Articles

Archive for Public Health

Don’t just stand there, do nothing! The difference between science-based medicine and quackery

Tree of Life - the first-known sketch by Charles Darwin of an evolutionary tree describing the relationships among groups of organisms (Cambridge University Library).

Tree of Life – the first-known sketch by Charles Darwin of an evolutionary tree describing the relationships among groups of organisms (Cambridge University Library).

The Merriam-Webster Dictionary defines science as:

Knowledge about or study of the natural world based on facts learned through experiments and observation.

And:

Knowledge as distinguished from ignorance or misunderstanding.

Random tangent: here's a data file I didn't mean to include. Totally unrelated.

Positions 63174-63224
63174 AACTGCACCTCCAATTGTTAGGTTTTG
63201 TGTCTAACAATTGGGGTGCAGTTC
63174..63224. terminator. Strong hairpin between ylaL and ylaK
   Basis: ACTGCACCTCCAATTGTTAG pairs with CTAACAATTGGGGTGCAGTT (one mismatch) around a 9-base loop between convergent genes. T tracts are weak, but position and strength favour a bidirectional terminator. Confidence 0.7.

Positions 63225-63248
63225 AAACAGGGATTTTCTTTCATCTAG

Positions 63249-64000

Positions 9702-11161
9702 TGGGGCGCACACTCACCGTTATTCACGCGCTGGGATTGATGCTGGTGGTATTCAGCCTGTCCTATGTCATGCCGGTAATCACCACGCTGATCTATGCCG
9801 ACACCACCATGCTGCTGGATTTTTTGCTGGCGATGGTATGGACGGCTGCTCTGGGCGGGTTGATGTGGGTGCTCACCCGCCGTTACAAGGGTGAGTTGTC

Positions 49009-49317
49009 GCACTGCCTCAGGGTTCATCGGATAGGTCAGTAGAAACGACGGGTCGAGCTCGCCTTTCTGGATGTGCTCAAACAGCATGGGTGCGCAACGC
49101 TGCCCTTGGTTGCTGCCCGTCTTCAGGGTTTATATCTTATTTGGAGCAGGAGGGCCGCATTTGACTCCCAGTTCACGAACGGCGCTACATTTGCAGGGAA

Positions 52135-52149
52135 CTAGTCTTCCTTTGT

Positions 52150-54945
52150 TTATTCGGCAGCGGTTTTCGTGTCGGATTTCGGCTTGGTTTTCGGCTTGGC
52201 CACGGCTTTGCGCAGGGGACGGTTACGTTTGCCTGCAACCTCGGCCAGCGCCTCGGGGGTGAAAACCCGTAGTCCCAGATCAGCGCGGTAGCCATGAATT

While this should distinguish science from pseudoscience, those who practice the latter often lay claim to the same definition. But one of the major differences between science and pseudoscience is that science advances through constant rejection and revision of prior models and hypotheses as new evidence is produced; it evolves. This is the antithesis of pseudoscience. At the heart of pseudoscience-based medicine (PBM) is dogma and belief. It clings to its preconceptions and never changes in order to improve. It thrives on the intransigence of its belief system, and rejects threats to its dogma. Despite the constant claims by peddlers of pseudoscience that SBM practitioners are closed-minded, we know that, in fact, PBM is the ultimate in closed-minded belief. Of course, those of us who claim to practice SBM aren’t always quick to adopt new evidence. We sometimes continue practices that may once have been the standard of care but are no longer supported by the best available evidence, or perhaps may even be contradicted by the latest evidence. Often this is a byproduct of habituated practice and a failure to keep current with the literature. While this is certainly a failure of modern medicine, it is not an inevitable outcome. It is not emblematic of the practice of medicine, as it is with PBM. When medicine is science-based, it strives for continual improvement based on modifications around emerging evidence. (more…)